Duel In The Pool Over Before Over: WRs For Grevers, Kromowidjojo; USA Keeps Crown

The Duel is Done - USA by an indecent margin, with world records from Dutch ace Ranomi Kronowidjojo and American Matt Grevers, Olympic champions heading into defence year with a spring in their step

Day 1 ended with the United States on 74 points, Europe left trailing with 48. It started no better on day 2, the first six battles all in favour of the USA, topped by a world record 48.92 in the 100m backstroke from Matt Grevers. By the time Tom Shields clocked the 4th fastest ever for victory in the 200m butterfly on 1:49.05, one of nine American records, the Duel was over: victory to the USA once more by more than a pond. In the mix was a world record equalled, Ranomi Kromowidjojo flying flags European and Dutch on 23.24 in the 50m freestyle on a day that rattled and the world rankings.

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Day 1 ended with the United States on 74 points, Europe left trailing with 48. It started no better on day 2, the first six battles all in favour of the USA, topped by a world record 48.92 in the 100m backstroke from Matt Grevers. By the time Tom Shields clocked the 4th fastest ever for victory in the 200m butterfly on 1:49.05, one of nine American records, the Duel was over: victory to the USA once more by more than a pond. In the mix was a world record equalled, Ranomi Kromowidjojo flying flags European and Dutch on 23.24 in the 50m freestyle on a day that rattled and the world rankings.

Comments

commonwombat

A particularly valid point in this article. These “Duels” always read better on paper than in reality. That is because two very crucial “realities” tend to be just as pertinent as the composition of the relative teams; namely the WHEN and the WHERE.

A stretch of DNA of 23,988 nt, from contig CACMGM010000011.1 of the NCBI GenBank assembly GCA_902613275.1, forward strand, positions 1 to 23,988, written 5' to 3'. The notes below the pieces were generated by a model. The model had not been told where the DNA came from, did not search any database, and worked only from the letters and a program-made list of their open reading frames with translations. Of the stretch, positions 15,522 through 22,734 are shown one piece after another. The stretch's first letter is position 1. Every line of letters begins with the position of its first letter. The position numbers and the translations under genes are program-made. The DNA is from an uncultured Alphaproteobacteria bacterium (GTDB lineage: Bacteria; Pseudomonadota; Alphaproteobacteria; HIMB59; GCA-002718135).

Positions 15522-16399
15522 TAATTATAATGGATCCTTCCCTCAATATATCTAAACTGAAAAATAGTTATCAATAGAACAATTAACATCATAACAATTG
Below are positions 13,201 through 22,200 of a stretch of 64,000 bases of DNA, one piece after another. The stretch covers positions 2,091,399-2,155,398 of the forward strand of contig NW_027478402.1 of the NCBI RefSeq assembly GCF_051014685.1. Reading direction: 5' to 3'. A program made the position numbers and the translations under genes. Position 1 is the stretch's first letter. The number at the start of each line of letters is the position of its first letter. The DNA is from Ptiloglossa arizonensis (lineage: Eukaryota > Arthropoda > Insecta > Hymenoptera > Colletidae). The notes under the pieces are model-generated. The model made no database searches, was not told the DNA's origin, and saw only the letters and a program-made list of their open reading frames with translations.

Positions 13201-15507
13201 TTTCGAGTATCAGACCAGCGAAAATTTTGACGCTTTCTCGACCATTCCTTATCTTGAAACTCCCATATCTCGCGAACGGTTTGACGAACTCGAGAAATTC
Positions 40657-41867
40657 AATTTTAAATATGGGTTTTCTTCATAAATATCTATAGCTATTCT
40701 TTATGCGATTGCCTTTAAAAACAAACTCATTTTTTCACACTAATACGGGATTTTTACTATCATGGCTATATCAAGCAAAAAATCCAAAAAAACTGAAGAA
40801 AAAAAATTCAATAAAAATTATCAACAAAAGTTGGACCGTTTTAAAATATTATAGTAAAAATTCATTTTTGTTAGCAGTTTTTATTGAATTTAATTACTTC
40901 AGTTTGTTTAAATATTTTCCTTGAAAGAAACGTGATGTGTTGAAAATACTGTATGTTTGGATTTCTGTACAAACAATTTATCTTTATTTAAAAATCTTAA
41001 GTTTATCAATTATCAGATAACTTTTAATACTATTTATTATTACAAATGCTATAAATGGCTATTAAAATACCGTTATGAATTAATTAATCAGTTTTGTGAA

As to the performances; there can be no questioning the quality of those who broke SCM WRs.

As to any guides with regards to Rio prospects; apart from the clear indications as to who is swimming well at this present moment realistically there really aren’t any.

Yozhik

“Хорошо быть умным сейчас, как потом моя жена”. This proverb can be roughly translated as – I wish I were as much clever at the moment of making decision as my wife will be when it becomes clear that the decision I made had bad consequences. 🙂 Sure we can explain everything after things have happened. But that is the beauty of making prognosis when nothing is certain and our ability to foresee are extremely limited. Who will be interested in prediction that the Sun will rise tomorrow. But it is very funny to see how well off were predictions of Duel’s outcome.
American team looked much more like a team than Europian one. More determine and happy about success. Ranomi maybe the only exception.

Craig Lord